a) Does source C show that the anti-war protests described in Source A had an immediate effect on the number of US troops on S.
Vietnam?Source A shows that there were major anti-war protests in the US in November 1965 and a larger one in Washington in May 1970. In source C it shows in 1966, after the first shown protest, there was a massive increase in combat troops committed to S.Vietnam from 60,000 in 1965 to 268,000 in 1966. So initially source C does not show that the anti-war protests had any effect.However, Source C shows after 1970 there was a dramatic decrease in the number of troops in Vietnam, from 415,000 in 1970 to 239,000 in 1971. Source A supports the original claim also because it shows in December of 1970 the US strength was reduced to 335,800 troops in Vietnam.My own knowledge tells me Operation Rolling Thunder began in 1965 and many US troops were needed for this.
Also there was still a chance of a speedy end to the war in 1965 and the US policy was to win the war outright. As a result of this there was an increase of troops even after the peace protest quoted in source C. However, by 1970 the peace movement in America was massive. President Nixon was elected to office on the promise of getting America out of Vietnam.
He employed a policy of ‘Vietnamization’, which was intended to make the Vietnamese fight it out in Vietnam between themselves, not with America’s help. This policy was probably a direct consequence of the peace movement and led to the dramatic reduction of troops in Vietnam.b) How reliable are sources D,E,F and G as evidence of the importance of the role of women in the war in Vietnam?Source D shows a female Vietcong fighter feeding large ammo into what looks like an anti-aircraft gun.
Source E shows two Vietcong troops on a river in a canoe with a machine-gun. It is obvious that both pictures are posed for the camera and are intended for propaganda purposes as it would be too dangerous to photograph these events in real life. It is useful to show the Vietcong were fighting a ‘complete’ war; they used propaganda to recruit new troops, and specifically women pictures like this that give the impression women are useful and needed in the Vietcong. However, because the pictures are posed they do not give an accurate example of the role women took in the war.Source F shows General Nguyen Thi Dinh, Deputy Commander in Chief of the National Liberation Front, at her desk.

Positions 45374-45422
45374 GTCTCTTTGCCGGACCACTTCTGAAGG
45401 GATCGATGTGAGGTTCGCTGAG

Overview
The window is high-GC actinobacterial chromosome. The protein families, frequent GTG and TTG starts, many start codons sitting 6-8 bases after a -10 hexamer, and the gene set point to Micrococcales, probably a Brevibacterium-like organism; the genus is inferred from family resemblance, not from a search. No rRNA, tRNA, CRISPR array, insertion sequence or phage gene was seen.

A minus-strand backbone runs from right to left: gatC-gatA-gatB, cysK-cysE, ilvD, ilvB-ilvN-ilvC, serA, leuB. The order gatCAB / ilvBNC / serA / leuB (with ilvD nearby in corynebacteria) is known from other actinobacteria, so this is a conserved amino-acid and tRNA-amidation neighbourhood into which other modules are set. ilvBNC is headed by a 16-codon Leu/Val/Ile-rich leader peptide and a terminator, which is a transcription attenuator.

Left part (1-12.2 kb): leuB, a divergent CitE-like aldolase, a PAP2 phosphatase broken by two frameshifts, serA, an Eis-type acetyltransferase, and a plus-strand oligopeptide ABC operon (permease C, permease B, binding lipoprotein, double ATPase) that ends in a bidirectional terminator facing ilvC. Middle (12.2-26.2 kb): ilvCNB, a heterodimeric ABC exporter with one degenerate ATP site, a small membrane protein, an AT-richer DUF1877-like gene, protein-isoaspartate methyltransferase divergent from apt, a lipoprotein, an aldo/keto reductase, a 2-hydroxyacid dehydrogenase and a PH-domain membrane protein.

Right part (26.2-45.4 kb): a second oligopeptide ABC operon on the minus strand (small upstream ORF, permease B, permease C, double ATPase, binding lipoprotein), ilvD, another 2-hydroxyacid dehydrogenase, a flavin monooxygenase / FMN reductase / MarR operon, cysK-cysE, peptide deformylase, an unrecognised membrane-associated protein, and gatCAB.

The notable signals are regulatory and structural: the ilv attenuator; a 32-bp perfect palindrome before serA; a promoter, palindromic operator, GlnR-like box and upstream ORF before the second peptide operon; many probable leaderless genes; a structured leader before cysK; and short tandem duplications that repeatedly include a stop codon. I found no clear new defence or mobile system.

Although the picture may be posed, it does, however, reliably show that women were used all the way up the Vietcong hierarchy and were important to the Vietcong.Source G shows a Vietnamese woman suspected of being VC having a gun pointed to their head by a US soldier. Neither the picture of caption specify if the woman is Vietcong or innocent but it does show (on the basis of my own knowledge) that the US were not biased in their interrogation of suspects according to gender and shows that many women suffered for the VC and so is a little helpful.Although each picture helps to answer the question to an extent, they do not give an overall view of the importance of women during the war; they do not mention American or South Vietnamese women in the war, any real front line fighting nor any figures of the amount of female troops in the VC: the women in the pictures may be exceptions. So, overall, it is definitely not reliable enough to show the importance of women in the Vietnam war.
c) Is there enough evidence in source H,I and J to give us a reliable image of US troops at war in Vietnam?Source H is a drawing of US troops in Vietnam, published in 1990 in a children’s book. These facts are significant: a drawing is not as reliable as a photograph because it is subject to the artist’s impression. It is a children’s book so the drawing maybe child-friendly with no excess blood or disturbing images. It is American and may still, even after 20 years, still be slightly biased towards the great American war machine. My own knowledge tells me that there were many American casualties in Vietnam and the morale of the troops was low. None of this is reflected in the drawing. Also, it only shows one image at one beach in a split second of the war and so it is not very reliable.Source I shows a wounded American soldier in Vietnam.